Succession Planning Part 22: Managing A Family Business (Part 2)

 Succession Planning Part 22: Managing A Family Business (Part 2)

This is the second of a 4 part checklist for managing a family business.

q  Do you test or check the reality of your goals and plans with others?

 Outside advisors may spot “bugs” that you and your people did not catch in the press of working through the details of goal setting, budgeting, and planning.

 q  Are operations reviewed on a regular basis with the objective of reducing costs?

 Costs must be kept in line for a profitable operation. Review operations periodically such as weekly or monthly, to insure that overtime is not excessive, for example. And what about quality product acceptance by customers? Costs may be excessive because of obsolete methods or machinery that has seen its best days. And what about plant layout or materials flow? Can changes be made that will save time and materials? Determine the frequency of your reviews for the various types of operations and place a tickler on your calendar to remind you of these review dates.

 q  Are products reviewed regularly with the objective of improving them?

 Products that your customers benefit from are the keys to repeat sales. A regular review of your products helps to keep them up to the expectation of customers. Feedback from customers can be useful here. To reduce costs sometimes a product can be modified without sacrificing use and quality. If product obsolescence is a hazard, what plans are being made to substitute new products, as existing ones become obsolete?

 q  Do you ask outside advisors for their opinion and suggestions on products and operation procedures?

 Outside persons can help you see the facts about your products and operating procedures. They can provide a fresh viewpoint – the viewpoint of persons who are not so involved in the products and operations as you and your key personnel. The suggestions and counsel from a local management consultant may provide benefits far in excess of his or her cost. In this area some small companies set up a board of directors to satisfy the law concerning small corporations. But that is the end of it. Members of the board are not used for their knowledge and skill in business. They can make valuable contributions and the owner/manager should use all possible opportunities for getting such concerned opinions about the various phases of the company.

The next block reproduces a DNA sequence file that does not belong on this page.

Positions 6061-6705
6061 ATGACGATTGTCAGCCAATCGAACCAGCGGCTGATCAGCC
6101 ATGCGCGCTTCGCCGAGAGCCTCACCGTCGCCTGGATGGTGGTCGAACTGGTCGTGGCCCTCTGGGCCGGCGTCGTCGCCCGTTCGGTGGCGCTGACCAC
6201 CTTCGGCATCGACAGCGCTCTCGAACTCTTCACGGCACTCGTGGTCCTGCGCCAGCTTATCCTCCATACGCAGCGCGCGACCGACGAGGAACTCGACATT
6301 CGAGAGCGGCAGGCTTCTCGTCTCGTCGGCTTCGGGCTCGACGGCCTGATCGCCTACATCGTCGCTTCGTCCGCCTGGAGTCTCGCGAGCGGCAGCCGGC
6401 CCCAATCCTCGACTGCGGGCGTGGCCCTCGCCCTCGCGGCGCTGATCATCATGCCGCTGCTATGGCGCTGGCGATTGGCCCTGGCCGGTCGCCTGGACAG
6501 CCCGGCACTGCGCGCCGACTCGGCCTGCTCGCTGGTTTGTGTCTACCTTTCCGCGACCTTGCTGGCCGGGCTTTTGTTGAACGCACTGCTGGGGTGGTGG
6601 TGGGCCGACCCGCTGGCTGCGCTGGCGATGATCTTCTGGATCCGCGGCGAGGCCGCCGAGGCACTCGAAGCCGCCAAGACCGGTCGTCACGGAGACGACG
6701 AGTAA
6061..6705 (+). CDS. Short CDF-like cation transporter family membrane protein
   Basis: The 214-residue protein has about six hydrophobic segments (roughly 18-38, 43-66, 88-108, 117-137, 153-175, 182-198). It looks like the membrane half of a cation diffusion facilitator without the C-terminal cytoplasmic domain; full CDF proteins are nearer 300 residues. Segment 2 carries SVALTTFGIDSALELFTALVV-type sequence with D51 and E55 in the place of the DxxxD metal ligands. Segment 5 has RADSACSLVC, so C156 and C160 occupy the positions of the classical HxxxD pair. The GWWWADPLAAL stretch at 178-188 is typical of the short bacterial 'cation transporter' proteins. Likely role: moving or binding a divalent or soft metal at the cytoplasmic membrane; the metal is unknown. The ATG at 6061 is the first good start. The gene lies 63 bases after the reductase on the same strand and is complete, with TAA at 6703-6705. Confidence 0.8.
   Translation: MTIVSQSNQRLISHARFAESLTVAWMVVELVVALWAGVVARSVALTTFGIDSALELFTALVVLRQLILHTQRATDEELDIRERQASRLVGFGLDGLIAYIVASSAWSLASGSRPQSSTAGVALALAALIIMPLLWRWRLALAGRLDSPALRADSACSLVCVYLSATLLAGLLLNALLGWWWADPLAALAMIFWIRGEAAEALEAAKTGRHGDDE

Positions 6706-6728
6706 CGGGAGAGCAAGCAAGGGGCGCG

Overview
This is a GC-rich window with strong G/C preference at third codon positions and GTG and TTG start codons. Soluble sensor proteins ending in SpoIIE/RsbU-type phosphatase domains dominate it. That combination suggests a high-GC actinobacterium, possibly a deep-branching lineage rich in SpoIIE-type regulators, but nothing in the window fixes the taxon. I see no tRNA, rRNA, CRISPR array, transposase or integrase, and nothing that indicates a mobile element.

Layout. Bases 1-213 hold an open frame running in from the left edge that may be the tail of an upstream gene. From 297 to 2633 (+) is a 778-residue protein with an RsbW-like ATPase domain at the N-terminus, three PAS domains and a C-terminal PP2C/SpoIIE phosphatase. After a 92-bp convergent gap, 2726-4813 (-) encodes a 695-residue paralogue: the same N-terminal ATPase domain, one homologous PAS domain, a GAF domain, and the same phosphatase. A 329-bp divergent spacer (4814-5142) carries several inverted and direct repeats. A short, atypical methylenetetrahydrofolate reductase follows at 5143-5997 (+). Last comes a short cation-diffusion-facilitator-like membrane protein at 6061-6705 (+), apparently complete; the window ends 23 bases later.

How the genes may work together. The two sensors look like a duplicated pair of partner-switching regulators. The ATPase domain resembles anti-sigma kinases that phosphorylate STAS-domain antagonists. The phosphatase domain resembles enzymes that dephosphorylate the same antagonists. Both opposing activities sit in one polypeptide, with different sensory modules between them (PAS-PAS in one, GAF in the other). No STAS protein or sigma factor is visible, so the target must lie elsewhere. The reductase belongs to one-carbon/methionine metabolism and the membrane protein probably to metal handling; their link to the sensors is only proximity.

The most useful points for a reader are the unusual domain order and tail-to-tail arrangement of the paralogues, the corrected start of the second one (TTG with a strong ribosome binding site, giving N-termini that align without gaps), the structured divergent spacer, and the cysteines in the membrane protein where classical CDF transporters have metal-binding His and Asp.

q  Are marketing and distribution policies and procedures reviewed periodically?

 The best made product in the world can run into trouble if marketing and distribution policies and procedures are not right for it. Periodical checks can help you to be aware of changes that may be taking place in the channels through which you distribute. One approach is to check your competition; does it seem to be changing channels and policies? Can you still meet the requirements of your customers by using your traditional channels of distribution?

 q  Are there periodic reviews of profit and loss statements and other financial reports?

 In these reviews you can compare your operating ratios to those for your industry. It is also helpful to review your cash flow projections to see what, if any, changes are needed in your financial planning.

 q  Do you have an organization chart?

 You may need only a simple organization chart to show accountability and to establish a chain of command. In a family business, accountability and chain of command should be spelled out so that the one who is the chief executive of the company has the “mandate” he or she needs for managing.

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